And the good times should keep rolling in 2014, company officials told analysts during a January 29 conference call to discuss earnings, as Alliance continues to be one of the brightest lights in a U.S. coal industry still facing regulatory and market challenges.
Joseph Craft III, Alliance president and CEO, predicted that “2014 coal sales and production volumes will again be at record levels. We expect to post our 14th consecutive year of record results in 2014.”
Alliance established new benchmarks for coal sales and production volumes, revenues, net income and EBITDA last year. Coal sales and production increased to 38.8 million tons in 2013, a roughly 4-million-ton gain over the previous year. Yearly revenues reached $2.2 billion, or 8.4% higher than 2012.
Craft said his company started the new year with 87% of its estimated 2014 production contractually committed and priced. He expects total revenue this year in a range of $2.2 billion to $2.3 billion, excluding transportation, largely because of higher production.
Production and sales for 2014 are projected to range between 39.25 million tons and 40.75 million tons, he said, of which 34.5 million tons already are contractually priced and committed.
Most of the anticipated production increases can be attributed to the continued ramp-up of the Tunnel Ridge longwall mine in Pennsylvania and West Virginia, the new White Oak No. 1 longwall mine in southern Illinois and the new Gibson South continuous miner operation in southern Indiana. White Oak, near McLeansboro in Hamilton County, eventually will produce about 6 million tons annually. Alliance is financing the project in a partnership with privately owned White Oak Resources.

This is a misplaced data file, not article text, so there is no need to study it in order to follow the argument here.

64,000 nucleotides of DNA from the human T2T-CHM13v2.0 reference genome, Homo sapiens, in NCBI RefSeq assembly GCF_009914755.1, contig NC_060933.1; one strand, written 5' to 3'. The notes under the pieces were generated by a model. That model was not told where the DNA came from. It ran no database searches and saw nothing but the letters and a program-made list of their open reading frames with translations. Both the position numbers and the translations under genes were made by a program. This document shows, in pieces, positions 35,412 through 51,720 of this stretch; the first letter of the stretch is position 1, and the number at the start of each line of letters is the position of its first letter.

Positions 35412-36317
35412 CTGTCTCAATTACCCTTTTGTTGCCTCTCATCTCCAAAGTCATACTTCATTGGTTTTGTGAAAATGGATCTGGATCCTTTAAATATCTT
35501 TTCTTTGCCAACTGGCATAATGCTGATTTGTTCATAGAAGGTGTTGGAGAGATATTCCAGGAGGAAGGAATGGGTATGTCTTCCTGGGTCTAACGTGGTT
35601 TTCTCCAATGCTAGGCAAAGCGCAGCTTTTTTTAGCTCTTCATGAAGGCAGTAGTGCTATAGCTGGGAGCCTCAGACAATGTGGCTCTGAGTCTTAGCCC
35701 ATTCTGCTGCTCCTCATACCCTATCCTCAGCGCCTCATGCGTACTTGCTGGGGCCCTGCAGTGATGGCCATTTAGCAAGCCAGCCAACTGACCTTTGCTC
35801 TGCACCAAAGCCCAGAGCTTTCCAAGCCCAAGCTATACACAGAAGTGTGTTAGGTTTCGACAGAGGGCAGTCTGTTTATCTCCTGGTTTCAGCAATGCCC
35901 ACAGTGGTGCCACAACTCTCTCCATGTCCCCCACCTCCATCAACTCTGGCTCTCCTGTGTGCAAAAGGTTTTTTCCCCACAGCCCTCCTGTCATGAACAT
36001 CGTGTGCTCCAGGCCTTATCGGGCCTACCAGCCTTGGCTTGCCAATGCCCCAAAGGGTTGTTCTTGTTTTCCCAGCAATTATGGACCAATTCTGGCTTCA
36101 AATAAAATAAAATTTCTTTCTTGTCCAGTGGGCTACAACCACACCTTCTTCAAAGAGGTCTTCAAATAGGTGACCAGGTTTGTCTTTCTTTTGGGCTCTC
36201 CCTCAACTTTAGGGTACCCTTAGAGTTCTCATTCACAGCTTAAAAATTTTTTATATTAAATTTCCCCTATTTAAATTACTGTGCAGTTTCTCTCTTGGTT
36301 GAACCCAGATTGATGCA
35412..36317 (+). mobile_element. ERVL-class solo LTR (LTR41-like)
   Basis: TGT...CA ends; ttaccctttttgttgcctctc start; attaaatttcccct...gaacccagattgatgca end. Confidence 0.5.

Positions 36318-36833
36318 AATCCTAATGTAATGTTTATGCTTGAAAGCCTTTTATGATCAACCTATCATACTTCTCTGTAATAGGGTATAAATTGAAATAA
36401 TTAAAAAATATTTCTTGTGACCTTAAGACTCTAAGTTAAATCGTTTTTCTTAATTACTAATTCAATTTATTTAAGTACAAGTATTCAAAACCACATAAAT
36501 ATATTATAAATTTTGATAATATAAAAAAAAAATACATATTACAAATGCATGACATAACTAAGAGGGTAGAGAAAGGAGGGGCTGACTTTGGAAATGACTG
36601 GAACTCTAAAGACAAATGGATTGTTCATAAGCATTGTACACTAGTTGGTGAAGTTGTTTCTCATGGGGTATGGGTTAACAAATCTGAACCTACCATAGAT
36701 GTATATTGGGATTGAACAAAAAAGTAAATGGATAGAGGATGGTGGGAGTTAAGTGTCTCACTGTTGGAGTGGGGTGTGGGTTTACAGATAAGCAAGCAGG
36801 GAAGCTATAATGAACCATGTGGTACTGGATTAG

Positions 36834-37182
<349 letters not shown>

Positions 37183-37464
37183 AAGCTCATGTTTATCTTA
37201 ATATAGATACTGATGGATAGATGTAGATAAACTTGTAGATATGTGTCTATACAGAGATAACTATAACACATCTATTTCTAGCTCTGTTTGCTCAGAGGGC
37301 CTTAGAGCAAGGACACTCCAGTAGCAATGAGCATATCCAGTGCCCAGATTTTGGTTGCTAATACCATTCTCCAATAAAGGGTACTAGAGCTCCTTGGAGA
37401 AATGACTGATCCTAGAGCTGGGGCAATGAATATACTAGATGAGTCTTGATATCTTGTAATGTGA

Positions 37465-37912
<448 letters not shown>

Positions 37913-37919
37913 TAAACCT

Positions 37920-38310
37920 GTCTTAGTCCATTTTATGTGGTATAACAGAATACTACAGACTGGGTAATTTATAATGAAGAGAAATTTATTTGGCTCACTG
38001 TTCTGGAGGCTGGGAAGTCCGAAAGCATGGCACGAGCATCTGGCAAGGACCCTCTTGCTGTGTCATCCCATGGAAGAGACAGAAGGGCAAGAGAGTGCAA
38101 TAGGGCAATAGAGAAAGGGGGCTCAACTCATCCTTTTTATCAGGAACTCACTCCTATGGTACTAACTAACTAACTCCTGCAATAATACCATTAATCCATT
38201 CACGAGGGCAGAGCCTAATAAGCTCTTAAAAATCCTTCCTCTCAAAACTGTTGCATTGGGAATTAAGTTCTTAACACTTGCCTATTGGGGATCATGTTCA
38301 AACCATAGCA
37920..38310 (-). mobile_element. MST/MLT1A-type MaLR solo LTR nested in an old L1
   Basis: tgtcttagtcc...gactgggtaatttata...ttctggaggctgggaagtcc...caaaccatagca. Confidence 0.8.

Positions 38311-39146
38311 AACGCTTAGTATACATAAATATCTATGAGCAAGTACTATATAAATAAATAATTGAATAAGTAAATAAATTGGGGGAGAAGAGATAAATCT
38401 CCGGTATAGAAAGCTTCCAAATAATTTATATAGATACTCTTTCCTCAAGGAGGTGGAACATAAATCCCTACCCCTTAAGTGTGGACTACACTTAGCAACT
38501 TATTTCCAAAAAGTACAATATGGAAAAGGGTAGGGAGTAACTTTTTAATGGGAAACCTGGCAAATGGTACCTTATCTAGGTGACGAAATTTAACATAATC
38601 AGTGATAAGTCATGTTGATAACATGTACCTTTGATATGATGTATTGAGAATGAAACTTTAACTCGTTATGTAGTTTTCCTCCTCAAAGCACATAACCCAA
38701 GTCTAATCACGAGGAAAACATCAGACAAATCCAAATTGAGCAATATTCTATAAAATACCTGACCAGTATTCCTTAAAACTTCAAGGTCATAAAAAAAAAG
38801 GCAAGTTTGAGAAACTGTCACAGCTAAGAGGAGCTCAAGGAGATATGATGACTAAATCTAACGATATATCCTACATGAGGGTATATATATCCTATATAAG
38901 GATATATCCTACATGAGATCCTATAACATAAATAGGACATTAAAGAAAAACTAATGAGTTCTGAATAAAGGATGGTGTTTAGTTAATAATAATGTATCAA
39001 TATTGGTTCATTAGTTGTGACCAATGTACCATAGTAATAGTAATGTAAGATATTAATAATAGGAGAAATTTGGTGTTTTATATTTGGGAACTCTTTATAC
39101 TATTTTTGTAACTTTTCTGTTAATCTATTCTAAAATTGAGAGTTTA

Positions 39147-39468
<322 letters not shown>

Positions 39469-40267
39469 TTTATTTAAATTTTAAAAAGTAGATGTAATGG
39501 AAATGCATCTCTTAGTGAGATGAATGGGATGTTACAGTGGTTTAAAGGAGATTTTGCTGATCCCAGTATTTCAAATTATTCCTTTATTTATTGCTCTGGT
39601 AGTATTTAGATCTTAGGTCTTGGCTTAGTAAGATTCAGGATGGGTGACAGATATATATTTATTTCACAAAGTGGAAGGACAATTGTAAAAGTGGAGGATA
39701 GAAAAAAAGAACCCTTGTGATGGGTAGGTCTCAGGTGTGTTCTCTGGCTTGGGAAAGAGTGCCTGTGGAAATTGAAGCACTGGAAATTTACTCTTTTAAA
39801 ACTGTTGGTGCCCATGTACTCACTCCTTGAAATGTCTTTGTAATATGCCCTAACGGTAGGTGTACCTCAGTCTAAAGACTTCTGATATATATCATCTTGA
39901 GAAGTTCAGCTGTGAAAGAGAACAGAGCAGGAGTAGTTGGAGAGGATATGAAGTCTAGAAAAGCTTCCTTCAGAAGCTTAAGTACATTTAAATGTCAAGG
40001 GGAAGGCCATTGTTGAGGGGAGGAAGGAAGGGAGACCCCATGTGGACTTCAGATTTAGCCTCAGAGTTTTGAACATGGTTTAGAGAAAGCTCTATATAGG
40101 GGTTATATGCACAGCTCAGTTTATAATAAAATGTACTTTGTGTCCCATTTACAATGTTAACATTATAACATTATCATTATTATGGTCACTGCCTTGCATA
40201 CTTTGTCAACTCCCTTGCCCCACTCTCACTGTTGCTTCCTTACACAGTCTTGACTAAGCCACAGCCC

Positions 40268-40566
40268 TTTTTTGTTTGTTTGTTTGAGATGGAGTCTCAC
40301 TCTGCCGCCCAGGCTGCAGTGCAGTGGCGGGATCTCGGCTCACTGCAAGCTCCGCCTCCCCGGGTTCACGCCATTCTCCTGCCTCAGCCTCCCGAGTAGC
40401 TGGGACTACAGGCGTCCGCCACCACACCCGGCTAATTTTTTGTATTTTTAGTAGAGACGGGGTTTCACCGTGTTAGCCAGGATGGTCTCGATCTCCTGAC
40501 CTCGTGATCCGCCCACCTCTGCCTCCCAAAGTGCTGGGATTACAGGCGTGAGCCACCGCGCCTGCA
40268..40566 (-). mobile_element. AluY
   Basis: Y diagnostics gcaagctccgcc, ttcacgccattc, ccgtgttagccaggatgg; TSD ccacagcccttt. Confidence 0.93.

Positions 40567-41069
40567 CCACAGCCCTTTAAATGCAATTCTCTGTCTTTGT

Gibson South, near Alliance’s existing Gibson North mine near Princeton in Gibson County, begins ramping up in the back half of this year when the first of what eventually could be five CM units goes into operation. “We’ll begin with initial production in the third quarter of 2014 and will add units through 2014 and potentially into 2015,” said Brian Cantrell, Alliance senior vice president and chief financial officer. “If the market is there, we’ll grow into a five-unit mine that will produce 5.5 million tons a year at full capacity.”
According to Craft, market dynamics continue to favor the Illinois Basin and Northern Appalachia over Central Appalachia, where thinner coal seams, higher operating costs and transportation constraints have combined to curtail production in the past couple of years.
In the high-sulfur IB, for instance, Cantrell said, Alliance’s production should climb by about 500,000 tons in 2014. The average coal sales price in the region is expected to be comparable to, or slightly lower than, the 2013 average realized price of $52.52/ton.
Mainly because of the closing of the company’s Pontiki underground mine in Martin County, Ky., Alliance’s Central Appalachian volumes are expected to decline by about a third to 1.4 million tons in 2014, Cantrell added.
Alliance also has secured coal sales and price commitments for approximately 27 million tons in 2015, 21.2 million tons in 2016, and 9.4 million tons in 2017.
In response to a question from Raymond James analyst Jim Rollyson, Craft said U.S. electric utilities, Alliance’s prime market, were experiencing heightened demand for power in early 2014 because of the extremely cold winter. “We probably had a dozen inquiries this [January] month, wanting to buy some tonnage in 2014, which I think is a positive sign.” That said, Craft cautioned that the coal-favorable weather was probably not sustainable. “We have to run our business on normal weather patterns,” he said.
In recent years, Alliance has not been a major player in the export market, unlike IB rival Foresight Energy Partners. But that may be changing.
“We do see increased demand but also increased supply in the international marketplace,” and there may be opportunities for increased thermal coal sales overseas, he said. But “a lot depends on the world economy and what China does.” Nevertheless, Craft predicted his company “will be participating more in export markets in the 2016 timeframe than we are today.”